News |

JFCC Panelist Discuss 'Indonesia 20 Years After Suharto'

NEWS | 4 June 2018

Here have been many discussions about the changes in Indonesia following the fall of former President Suharto and the end of his New Order regime. Indeed there are several positives. The return to democracy with direct presidential and legislative elections as well as regional elections, is one. An expanding middle class and freedom of the press are some of the other major reformations that have taken place.

Jusuf Wanandi, Senior Fellow and Co-Founder of CSIS, Economist Rizal Ramli; Eugene Galbraith, Deputy President Director of BCA; and  James Castle, Founder and General Manager of Castle Asia at a recent Jakarta Foreign Correspondents Club (JFCC) panel.
Photo courtesy of Jakarta Foreign Correspondent Club/NOW!JAKARTA

In addition there have been a series of reforms that have restored confidence, to some extent, in governance. Among them, the establishment of the Corruption Eradication Commission (KPK) to address the major challenge of graft, decentralisation of political power that granted local governments control over education, health, environment and other areas

But rapid development has its pitfalls and there have been several obstacles the country has faced.  Corruption is widespread and has even reached the ranks of the Commission that was set up to prevent it. The courts have often been subject to graft – increasing the challenges to development.

But where does the country stand now, two decades after the reformation? Where do we go from here?

These sentiments were echoed at a recent Jakarta Foreign Correspondents Club (JFCC) panel.

Jusuf Wanandi, Senior Fellow and Co-Founder , CSIS noted that even after these two decades, the political and economic situation had not stabilised. and that institutions took a long time to be established. The legal system was at its  weakest, he noted and bemoaned the lack of stability in general.

Rizal Ramli, Economist and former Minister in the Wahid and Widodo governments shared similar views, albeit stronger. Criticising the slow economic growth he said that financial indicators were not good and that the balance of payments at (-3.9) was not a good indicator of development. He disagreed with  international reports which  he claimed were largely optimistic, noting that global issues had a negative impact on Indonesia (such as the Iran nuclear deal). Critical of the lackadaisical response of the government he said, rather damningly, that “we need a democracy that works for the people”

His strongest criticism, however, was about what he called the “criminal democracy” currently in place and blamed it on a U.S. style of governance; calling instead for a more European or Australian model where parties were financed by the state.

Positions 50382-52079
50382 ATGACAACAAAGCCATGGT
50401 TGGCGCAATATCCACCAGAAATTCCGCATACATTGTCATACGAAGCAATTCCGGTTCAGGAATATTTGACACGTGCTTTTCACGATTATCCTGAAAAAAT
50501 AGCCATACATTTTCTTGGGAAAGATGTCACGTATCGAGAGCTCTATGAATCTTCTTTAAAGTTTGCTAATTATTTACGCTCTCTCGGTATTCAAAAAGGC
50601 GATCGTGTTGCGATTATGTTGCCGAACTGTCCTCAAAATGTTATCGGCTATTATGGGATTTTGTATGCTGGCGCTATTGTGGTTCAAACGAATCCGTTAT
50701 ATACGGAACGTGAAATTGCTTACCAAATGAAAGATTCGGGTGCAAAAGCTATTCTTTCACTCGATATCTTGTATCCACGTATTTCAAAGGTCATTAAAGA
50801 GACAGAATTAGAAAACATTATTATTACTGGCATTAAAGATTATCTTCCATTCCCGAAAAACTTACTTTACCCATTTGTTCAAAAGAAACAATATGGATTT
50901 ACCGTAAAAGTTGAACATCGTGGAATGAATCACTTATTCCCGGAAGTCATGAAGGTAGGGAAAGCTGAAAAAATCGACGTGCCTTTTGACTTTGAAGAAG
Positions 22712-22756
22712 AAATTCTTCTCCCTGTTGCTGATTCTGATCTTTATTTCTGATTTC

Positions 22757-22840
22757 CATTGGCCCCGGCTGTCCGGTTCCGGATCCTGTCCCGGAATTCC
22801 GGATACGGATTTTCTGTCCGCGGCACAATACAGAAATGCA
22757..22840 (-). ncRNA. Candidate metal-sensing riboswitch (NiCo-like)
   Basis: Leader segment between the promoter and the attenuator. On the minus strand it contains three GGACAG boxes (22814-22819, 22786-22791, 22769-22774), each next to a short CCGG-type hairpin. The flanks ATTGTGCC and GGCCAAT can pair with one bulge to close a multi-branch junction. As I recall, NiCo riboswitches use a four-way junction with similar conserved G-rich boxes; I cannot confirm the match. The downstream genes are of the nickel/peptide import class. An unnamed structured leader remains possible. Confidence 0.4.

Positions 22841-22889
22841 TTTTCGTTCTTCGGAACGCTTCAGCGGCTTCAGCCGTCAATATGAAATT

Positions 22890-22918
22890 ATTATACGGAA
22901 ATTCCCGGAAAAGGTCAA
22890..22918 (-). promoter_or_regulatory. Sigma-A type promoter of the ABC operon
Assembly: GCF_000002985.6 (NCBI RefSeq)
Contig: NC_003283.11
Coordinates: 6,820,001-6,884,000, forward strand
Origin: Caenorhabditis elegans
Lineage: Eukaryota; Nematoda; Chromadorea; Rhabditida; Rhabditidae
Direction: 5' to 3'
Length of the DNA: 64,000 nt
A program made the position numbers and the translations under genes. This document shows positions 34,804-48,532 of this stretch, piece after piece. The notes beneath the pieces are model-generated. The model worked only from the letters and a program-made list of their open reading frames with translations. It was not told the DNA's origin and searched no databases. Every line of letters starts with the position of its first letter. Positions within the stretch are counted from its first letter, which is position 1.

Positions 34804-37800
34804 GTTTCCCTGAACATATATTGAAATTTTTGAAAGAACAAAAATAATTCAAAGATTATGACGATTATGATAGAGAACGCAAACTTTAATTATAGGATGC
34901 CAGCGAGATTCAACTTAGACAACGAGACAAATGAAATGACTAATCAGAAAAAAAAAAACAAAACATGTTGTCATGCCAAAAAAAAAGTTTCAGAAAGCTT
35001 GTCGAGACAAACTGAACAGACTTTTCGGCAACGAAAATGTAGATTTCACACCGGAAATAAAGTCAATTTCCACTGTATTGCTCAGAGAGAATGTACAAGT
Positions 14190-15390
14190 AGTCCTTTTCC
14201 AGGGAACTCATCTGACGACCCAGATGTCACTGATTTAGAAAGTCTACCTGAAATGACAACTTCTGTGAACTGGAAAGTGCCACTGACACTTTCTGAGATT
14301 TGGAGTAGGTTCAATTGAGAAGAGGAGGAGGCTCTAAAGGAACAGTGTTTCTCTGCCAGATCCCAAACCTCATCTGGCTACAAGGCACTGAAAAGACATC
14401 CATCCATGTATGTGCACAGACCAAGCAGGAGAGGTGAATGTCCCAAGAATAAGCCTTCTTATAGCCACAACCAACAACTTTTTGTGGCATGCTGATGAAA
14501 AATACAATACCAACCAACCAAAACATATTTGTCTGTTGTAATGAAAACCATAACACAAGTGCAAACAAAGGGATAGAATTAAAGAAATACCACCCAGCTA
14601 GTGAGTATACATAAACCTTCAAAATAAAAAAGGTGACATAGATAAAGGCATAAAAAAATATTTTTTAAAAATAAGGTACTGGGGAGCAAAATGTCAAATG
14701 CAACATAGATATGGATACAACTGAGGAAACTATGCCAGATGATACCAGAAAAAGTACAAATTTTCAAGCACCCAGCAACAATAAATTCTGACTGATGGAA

Eugene Galbraith, Deputy President Director of BCA discussed the role of finance and the opening of the banking system after 1998 which allowed greater access to foreign exchange.  “The role of the state is greater now than before,” he intoned but noted that with no clear set of guidelines between the public and private sectors, it was unclear how to deal with situations tactically.

”Where we are now the Indonesian polity is trying to deal with its, there is too much private sector dominance. Combined with a President who is an outsider.” Comparing it to 30 years ago in 1988 (referring to the package of reforms that deregulated the banking industry), he noted that the country was currently between two bookends. The reforms of the 1980s and the reforms since 1998. where external stimuli has changed.

Perhaps the most positive comments came from James Castle, Founder and General Manager, Castle Asia who began by mentioning the role of former President B.J. Habibie who, he felt, should be given more credit for shepherding the economy in the days after the fall of Suharto. Also of note was that there was no military takeover unlike with other countries who faced similar situations. He also mentioned decentralisation’s role as a positive for the country which would have been much fractured if it had not been passed. With money flowing out of Jakarta now, the country was in a good fiscal situation from a macro perspective, he noted.

However, he noted that Indonesia’s self-imposed isolation and not being part of the global trading system might hamper future growth. “It needs courage to break the log jam,“ he noted.

Social and sectarian issues plague Indonesia at the moment and hamper its growth, but if economic policies were to be updated and a more liberal stance taken, the next two decades might garner a far more positive outlook.